Industrials: Baking In Too Much Optimism
Sector fundamentals are unexciting and valuations are elevated, but a few names show promise.
As a whole, industrials stocks saw a solid uptick throughout the fourth quarter, outperforming the broader market, including a meaningful bump for many U.S.-based names following Republican Donald Trump's victory in the November presidential election.
We think higher valuations following the election relate in part to investor optimism surrounding potentially stronger U.S. economic growth in the years ahead, driven in part by the prospect of fiscal stimulus such as corporate tax cuts. While there are exceptions, for the most part we think it’s a bit early to bake such an outcome into our model assumptions and fair value estimates.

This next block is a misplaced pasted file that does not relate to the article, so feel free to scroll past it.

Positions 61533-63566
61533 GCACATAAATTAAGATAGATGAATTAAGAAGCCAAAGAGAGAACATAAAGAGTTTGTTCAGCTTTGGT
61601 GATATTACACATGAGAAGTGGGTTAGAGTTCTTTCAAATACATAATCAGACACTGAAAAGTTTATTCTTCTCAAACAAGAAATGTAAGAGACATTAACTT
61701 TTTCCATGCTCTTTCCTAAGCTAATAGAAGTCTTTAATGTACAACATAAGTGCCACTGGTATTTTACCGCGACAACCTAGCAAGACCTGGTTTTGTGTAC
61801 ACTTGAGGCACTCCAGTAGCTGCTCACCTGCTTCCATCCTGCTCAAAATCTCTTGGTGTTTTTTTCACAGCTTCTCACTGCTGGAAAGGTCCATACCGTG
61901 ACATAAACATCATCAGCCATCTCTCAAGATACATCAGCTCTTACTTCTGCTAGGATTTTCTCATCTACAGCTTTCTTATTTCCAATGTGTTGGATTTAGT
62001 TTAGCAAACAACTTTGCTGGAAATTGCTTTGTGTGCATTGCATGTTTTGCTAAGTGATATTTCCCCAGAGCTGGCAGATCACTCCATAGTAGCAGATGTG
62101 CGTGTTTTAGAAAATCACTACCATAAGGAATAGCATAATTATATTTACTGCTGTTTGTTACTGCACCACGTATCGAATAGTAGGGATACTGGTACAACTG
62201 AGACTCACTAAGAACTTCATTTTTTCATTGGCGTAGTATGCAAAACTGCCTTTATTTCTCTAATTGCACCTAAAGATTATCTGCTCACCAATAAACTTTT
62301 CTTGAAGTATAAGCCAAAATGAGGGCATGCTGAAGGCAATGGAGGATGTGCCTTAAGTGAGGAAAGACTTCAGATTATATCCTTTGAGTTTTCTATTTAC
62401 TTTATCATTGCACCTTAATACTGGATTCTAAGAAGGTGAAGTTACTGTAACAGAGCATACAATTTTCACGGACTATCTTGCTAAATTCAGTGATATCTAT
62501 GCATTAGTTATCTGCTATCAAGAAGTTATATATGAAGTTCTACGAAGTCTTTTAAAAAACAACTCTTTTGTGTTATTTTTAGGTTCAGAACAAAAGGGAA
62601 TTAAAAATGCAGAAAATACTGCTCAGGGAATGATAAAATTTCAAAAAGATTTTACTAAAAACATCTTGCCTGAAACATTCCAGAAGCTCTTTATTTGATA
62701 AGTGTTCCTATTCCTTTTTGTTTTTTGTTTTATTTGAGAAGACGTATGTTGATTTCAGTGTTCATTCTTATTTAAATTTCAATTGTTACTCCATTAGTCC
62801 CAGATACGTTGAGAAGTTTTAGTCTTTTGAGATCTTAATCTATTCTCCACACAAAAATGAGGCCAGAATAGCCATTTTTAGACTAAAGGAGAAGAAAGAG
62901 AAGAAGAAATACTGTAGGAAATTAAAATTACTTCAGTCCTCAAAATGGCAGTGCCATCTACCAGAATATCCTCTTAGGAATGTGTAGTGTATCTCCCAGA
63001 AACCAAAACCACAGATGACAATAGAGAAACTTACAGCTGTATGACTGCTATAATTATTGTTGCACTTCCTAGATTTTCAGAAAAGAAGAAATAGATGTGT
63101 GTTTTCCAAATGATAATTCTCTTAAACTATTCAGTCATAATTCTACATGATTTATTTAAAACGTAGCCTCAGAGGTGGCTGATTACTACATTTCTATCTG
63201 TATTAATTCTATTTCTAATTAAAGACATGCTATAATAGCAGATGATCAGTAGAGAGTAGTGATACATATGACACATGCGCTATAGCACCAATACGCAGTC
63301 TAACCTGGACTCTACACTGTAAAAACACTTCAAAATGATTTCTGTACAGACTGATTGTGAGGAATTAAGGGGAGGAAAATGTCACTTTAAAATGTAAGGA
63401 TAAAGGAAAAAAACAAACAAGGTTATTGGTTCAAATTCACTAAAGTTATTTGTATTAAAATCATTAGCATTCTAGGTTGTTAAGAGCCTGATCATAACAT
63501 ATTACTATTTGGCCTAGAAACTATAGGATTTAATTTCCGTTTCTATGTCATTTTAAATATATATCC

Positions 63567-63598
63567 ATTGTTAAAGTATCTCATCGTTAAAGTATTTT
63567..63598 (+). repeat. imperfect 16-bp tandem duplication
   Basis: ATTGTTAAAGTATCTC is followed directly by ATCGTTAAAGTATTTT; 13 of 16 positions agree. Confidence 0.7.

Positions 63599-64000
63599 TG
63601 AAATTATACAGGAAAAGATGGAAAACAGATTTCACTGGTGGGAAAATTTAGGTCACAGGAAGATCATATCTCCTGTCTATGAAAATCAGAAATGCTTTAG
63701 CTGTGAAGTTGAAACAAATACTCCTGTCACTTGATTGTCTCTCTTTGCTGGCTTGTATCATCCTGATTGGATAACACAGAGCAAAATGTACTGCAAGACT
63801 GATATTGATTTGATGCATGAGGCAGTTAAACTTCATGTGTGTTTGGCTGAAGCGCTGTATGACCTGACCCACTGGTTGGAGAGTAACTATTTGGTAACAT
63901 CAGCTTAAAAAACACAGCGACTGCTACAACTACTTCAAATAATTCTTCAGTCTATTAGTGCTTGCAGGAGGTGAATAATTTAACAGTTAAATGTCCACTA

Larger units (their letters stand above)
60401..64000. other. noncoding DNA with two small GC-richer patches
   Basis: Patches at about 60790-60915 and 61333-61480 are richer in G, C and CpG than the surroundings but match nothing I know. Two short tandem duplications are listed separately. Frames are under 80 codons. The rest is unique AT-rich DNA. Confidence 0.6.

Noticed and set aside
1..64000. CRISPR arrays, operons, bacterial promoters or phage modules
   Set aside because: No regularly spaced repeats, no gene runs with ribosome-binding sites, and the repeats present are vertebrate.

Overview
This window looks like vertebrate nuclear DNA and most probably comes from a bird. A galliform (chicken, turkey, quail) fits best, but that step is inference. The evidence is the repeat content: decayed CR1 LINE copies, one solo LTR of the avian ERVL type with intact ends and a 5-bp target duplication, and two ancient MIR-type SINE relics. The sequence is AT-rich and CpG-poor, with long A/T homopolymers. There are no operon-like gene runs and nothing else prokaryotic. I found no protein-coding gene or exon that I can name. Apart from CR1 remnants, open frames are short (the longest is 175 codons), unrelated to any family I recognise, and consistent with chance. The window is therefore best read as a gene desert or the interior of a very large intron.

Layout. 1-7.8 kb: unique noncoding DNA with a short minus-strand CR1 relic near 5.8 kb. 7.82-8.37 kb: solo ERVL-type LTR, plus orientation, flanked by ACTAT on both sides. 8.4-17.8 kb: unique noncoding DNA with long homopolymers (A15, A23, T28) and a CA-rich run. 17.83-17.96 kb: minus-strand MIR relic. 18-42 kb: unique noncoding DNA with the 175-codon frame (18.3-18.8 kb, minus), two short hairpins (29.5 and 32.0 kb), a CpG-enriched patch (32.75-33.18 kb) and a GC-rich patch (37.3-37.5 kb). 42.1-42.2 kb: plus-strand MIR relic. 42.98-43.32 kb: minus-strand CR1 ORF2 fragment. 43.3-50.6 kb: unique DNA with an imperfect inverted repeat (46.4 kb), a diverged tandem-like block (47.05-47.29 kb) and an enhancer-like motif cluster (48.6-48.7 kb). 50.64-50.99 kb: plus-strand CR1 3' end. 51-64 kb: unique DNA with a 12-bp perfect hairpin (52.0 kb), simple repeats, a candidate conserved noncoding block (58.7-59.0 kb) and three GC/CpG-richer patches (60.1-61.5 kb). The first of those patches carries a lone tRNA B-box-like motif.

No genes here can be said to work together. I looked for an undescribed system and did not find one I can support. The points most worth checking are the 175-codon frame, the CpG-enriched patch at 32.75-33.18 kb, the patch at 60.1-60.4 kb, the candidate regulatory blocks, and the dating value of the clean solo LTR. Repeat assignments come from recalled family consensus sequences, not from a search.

On average, industrials have been hovering in fairly valued territory, and the recent swing upward pushed many stocks one step closer to modestly overvalued territory. Currently, our industrials coverage is trading at roughly a 7% premium to our fair value estimates on average. Said another way, fewer than 20% of stocks we cover trade in 4-star or 5-star territory. Nonetheless, the space isn't without its opportunities, and we would point to Kion Group, Stericycle, and Fiat as stocks that look attractive.
In terms of fundamentals, underlying industrial sector conditions have seen improvement this year, though we wouldn't characterize trends as robust just yet. In the U.S., the Institute for Supply Management's manufacturing Purchasing Managers' Index, or PMI, improved throughout the year, turning positive by the second quarter and averaging 52.6 in October and November (with November coming in at 53.2). The recent numbers point to manufacturing expansion but are still running below levels seen in early 2015.